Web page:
WARREN A new way for the high school
The proposals aim to reduce dropout rates and prepare graduates better for college or jobs.
By DENISE DICK
VINDICATOR TRUMBULL STAFF
WARREN -- The public will determine whether to modify Warren G. Harding High School into smaller schools with a different philosophy toward education.
Members of the district's strategic planning team have been touring the high school over the last few weeks, visiting classes, talking to students and teachers and completing surveys about the school.
The team includes parents, community leaders and people from business, industry and labor.
The process is part of a $185,000 grant received in October to improve achievement and graduation rates at the school.
The grant is funded mostly by the Bill and Melinda Gates Foundation, the Ohio Department of Education and KnowledgeWorks, a $200 million foundation that helps finance education initiatives in Ohio.
The money is being used to design a plan to turn larger, more impersonal, inner-city high schools into smaller, more personalized ones.
Those school districts whose plans are deemed the best will receive additional funding to implement their proposals.
Assessments and opinions
Principal William Mullane said most of the surveys received thus far indicate Harding is overcrowded and that respondents are concerned about dropout rates.
Two team members who visited the school last week, Mary Betts of Hartford and Sharon Minotti of Howland, said they were impressed with the curriculum. Minotti pointed to the number of computers in different classrooms.
Betts cited the course offerings, such as advanced classes, and the emphasis on technology.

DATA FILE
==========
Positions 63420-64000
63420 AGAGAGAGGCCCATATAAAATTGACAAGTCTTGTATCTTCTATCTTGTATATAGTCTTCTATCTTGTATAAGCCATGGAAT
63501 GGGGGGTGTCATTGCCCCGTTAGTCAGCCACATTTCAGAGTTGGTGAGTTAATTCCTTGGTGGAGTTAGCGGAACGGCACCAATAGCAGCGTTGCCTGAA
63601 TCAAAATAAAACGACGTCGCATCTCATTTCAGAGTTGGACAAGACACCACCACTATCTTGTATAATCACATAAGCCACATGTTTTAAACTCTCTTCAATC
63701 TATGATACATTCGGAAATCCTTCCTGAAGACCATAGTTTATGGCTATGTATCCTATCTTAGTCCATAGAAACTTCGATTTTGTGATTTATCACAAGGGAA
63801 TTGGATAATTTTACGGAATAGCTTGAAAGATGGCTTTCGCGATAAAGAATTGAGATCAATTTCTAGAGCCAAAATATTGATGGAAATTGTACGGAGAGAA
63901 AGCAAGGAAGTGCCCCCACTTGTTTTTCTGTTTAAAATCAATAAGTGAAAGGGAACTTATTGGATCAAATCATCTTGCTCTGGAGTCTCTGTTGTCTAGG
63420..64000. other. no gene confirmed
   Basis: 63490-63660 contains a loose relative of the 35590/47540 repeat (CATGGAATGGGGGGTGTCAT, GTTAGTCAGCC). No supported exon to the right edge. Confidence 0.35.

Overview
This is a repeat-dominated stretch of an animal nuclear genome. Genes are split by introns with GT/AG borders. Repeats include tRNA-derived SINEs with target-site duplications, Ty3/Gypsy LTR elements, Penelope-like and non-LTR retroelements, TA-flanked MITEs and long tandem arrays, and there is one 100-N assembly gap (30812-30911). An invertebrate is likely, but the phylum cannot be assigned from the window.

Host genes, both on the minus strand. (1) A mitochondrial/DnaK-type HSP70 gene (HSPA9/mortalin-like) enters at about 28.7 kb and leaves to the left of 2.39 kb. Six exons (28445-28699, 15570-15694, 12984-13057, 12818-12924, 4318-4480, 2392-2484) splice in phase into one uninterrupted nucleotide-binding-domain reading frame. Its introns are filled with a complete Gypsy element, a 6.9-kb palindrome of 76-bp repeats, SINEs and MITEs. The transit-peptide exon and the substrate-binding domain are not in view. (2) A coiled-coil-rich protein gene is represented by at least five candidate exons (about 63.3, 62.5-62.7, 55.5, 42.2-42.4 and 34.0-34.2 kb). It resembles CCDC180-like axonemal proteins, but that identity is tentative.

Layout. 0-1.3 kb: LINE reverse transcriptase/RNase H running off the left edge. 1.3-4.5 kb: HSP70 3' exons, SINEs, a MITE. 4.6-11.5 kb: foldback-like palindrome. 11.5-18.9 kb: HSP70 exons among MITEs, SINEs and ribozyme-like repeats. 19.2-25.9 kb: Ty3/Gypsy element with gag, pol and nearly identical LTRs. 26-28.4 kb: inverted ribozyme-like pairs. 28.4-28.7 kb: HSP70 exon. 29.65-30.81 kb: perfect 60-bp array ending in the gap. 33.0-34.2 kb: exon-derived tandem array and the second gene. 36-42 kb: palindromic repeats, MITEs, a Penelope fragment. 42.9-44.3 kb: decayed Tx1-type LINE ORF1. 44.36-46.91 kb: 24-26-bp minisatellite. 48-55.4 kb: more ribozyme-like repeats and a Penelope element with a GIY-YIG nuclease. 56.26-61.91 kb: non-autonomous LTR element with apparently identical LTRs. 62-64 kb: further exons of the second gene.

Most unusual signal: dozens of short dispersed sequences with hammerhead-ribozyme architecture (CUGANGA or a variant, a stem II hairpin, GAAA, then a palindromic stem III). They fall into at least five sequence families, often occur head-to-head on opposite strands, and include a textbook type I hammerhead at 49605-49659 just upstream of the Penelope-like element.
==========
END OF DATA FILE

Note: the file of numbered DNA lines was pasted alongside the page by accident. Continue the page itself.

"I was impressed," she said. "It's a lot different than when I was in school."
One idea, if the community supports it, would be to redesign Harding into four independent high schools, still under one roof, but each with its own budget, principal and focus.
"It would be a school that really challenges all of the traditions of the past," Mullane said.
Each school would be required to meet certain academic requirements, but they'd have different focuses, such as one geared toward the arts, one aimed at science and so on. Students and their parents would determine which one the child would attend.
"It's changing the very concept of a high school," Mullane said, adding that the idea of school five days a week, six hours a day would change.
He stressed that the community is providing input on a plan and that nothing would be implemented without community support.
Rather than work toward a goal of graduation in four years, students would complete school when they're proficient in the subjects.
"The idea of everyone doing things at the same time would go away," the principal said. "There would be more flexibility."
The concept also aims to prepare students for college and the workplace and to match what federal and state governments urge in education. People in higher education and business often say graduates aren't ready to go to college or to work in the industries where jobs are available.
"They want to reach the students we're not reaching and to raise the standards for those students that are meeting them," Mullane said.
He referred to one college official who noted that some students use up all of their financial aid taking classes they could have taken in high school.
When they get to the classes for their major, their financial aid is gone, and sometimes they have to leave school, the principal said.
"We are asking people to think way outside of the box here," Mullane said.